Big companies make hay off stimulus

The nation's largest businesses are raking in billions on stimulus projects ranging from nuclear waste cleanup to restocking food banks with chicken.

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By David Goldman, staff writer

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NEW YORK ( -- Big companies, ranging from AT&T to Dell to FedEx to Tyson Foods, are among those cashing in on the billions of dollars of federal stimulus money that is rolling out the door.

Some $4.3 billion of federal money is already funding more than 1,500 projects. Of that total, 85%, or $3.6 billion worth, has been funneled to big business.

"Out of the gate, the big players are getting the lion's share, but that's not unusual," said Tim Dowd, chief executive of Input, a consulting firm that provides information about government contracts. "Companies have to have the infrastructure to handle a big pile of money being dropped in their lap and be able to put it to good use."

The Obama administration said 70% of stimulus money must be allocated by the end of 2010. Though the vast majority of stimulus projects (more than $300 billion worth) have yet to be funded, the bid and contract process has begun to pick up. The number of contracts awarded grew by 5% between Monday and Tuesday.

Here's a look at where some of the money is going.

Cleaning the environment. So far, the biggest contracts have gone toward hazardous waste cleanup and creating energy efficiency projects.

Engineering and construction giant Bechtel received $163 million of stimulus funds from the Department of Energy for environmental clean-up activities, including decontamination of nuclear waste at a site in Oak Ridge, Tenn.

A spokeswoman for Bechtel said the contracts were signed before the stimulus money was allocated. The timeline for the project was accelerated once the Energy Department received and allocated stimulus money for it.

Other contracts have focused on protecting rather than cleaning up the environment. For example, FedEx (FDX, Fortune 500) was one of several companies to receive funds from the DoE to implement new battery fuel cells. The shipping company received $1.3 million to replace the cells in its Springfield, Mo., fleet of electric trucks.

FedEx was unavailable for immediate comment.

Time to upgrade. Many stimulus contracts involve revamping government agencies' computers, networks and telephones.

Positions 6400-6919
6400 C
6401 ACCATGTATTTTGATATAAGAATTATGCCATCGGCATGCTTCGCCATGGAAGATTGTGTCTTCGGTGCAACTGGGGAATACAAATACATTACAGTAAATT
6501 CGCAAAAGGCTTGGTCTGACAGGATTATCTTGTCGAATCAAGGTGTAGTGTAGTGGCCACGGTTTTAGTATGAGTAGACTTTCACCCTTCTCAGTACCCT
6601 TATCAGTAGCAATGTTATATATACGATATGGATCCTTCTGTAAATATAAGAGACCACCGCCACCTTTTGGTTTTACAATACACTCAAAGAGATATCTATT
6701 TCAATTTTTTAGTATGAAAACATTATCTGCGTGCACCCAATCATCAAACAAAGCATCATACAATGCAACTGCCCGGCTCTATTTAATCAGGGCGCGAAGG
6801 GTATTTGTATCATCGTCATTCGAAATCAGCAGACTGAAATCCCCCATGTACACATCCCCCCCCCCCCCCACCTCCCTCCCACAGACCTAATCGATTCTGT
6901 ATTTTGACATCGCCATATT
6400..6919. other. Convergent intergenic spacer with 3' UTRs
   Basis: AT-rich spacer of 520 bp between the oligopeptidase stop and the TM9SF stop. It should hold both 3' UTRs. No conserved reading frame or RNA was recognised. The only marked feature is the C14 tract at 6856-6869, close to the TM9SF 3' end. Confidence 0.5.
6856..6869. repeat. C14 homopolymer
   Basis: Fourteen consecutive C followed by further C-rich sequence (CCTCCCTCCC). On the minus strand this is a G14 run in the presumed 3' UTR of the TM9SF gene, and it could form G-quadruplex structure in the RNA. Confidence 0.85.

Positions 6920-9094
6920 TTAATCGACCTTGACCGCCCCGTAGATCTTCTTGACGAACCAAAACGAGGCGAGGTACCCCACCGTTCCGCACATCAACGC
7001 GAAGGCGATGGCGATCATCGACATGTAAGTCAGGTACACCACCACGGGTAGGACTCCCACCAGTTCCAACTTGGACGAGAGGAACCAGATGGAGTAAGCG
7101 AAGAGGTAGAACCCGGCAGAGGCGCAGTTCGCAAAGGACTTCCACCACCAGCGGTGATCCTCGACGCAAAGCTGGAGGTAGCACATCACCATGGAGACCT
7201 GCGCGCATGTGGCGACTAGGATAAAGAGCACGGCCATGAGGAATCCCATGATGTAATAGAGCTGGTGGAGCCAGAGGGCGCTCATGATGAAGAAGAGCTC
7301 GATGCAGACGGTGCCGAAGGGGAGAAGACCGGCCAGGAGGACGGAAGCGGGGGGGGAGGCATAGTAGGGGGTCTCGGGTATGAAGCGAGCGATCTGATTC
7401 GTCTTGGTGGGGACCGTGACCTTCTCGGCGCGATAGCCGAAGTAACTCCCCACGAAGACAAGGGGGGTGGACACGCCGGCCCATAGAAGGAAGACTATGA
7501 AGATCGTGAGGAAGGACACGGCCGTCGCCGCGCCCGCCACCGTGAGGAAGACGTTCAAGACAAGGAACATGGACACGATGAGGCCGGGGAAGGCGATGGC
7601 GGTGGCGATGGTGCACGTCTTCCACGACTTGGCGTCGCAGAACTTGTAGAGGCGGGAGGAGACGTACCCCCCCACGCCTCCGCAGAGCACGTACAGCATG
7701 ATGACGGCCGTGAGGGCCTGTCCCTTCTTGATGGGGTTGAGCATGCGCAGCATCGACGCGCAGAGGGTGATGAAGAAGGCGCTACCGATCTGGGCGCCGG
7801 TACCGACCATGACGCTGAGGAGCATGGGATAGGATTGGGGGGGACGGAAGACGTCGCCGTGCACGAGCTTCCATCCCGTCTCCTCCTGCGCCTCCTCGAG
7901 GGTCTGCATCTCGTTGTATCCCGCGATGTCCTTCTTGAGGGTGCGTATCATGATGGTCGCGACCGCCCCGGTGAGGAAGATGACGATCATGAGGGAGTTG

So far, computer maker Dell (DELL, Fortune 500) received about $34,000 in contracts to upgrade servers and laptops at the Social Security Administration and Department of Energy. But the company, which took in more than $2 billion from IT contracts with the government last year, said it is looking for much more.

"We're the top provider of IT to the federal government so, we'll of course continue to see how we can work with government customers to leverage the stimulus to upgrade their IT infrastructures," said Dell spokeswoman Colleen Ryan.

She said Dell is closely tracking and hopes to participate in the bidding for a couple of long-term stimulus projects, including a DoE initiative aimed at improving data center energy consumption.

Meanwhile, AT&T (T, Fortune 500) was awarded $419,000 to upgrade circuits in several Social Security Administration offices across the country. Competitor MCI received $1 million for a similar contract with the SSA.

Chicken contracts. Money is also being used to buy chickens and eggs for local school lunch programs and food banks.

The U.S. Department of Agriculture's Agricultural Marketing Service (AMS) signed four contracts worth $1.8 million with poultry producers Tyson (TSN, Fortune 500) and Pilgrim's Pride (PGPDQ, Fortune 500). According to Hakim Fobia, a spokesman for AMS, the contracts are part of a $150 million stimulus program to restock food banks and feed the nation's hungry.

A spokesman for Pilgrim's Pride said the company frequently signs contracts with AMS, but said he was surprised to discover that three of those deals were stimulus-related.

"Typically, throughout the course of the year, we bid on a number of commodity purchases," said Pilgrim's Pride spokesman Ray Atkinson. "We submitted a standard bid process, and AMS happened to use stimulus funds for this one."

What's next. With billions still left to be allocated, many companies are lobbying federal, state and local governments to use their services for stimulus programs.

And government agencies are searching for stimulus projects that can be acted on quickly because federal funding carries an expiration date.

"Typically, projects chase money, but stimulus has created a situation where money is chasing projects, with agencies asking, 'What can we do with all this money?'" said Dowd. "Stimulus is all about the speed in which the money has to be spent, and that may favor big companies."

Large firms like IBM (IBM, Fortune 500), GE, Boeing and Cisco said they are ready and able.

"As our [Smarter Planet] campaign has been formulated and put out in the marketplace, we're seeing a lot of government customers calling us and asking us for help," said Gerry Mooney, IBM's general manager of government.

For example, Mooney said IBM has talked with local governments about the Department of Transportation's grants to ease congestion in cities. He said IBM has the technology to help implement a smart traffic project, calling it a "sweet spot that we're well-positioned for."

A spokesman for GE (GE, Fortune 500) said the company hopes to bid on $100 billion of stimulus contracts worldwide. A Cisco (CSCO, Fortune 500) spokesman said the company thinks its broadband and telemedicine technology would be well suited for many local contracts. And a Boeing (BA, Fortune 500) spokeswoman said the company "stands ready" to support a border control project. To top of page

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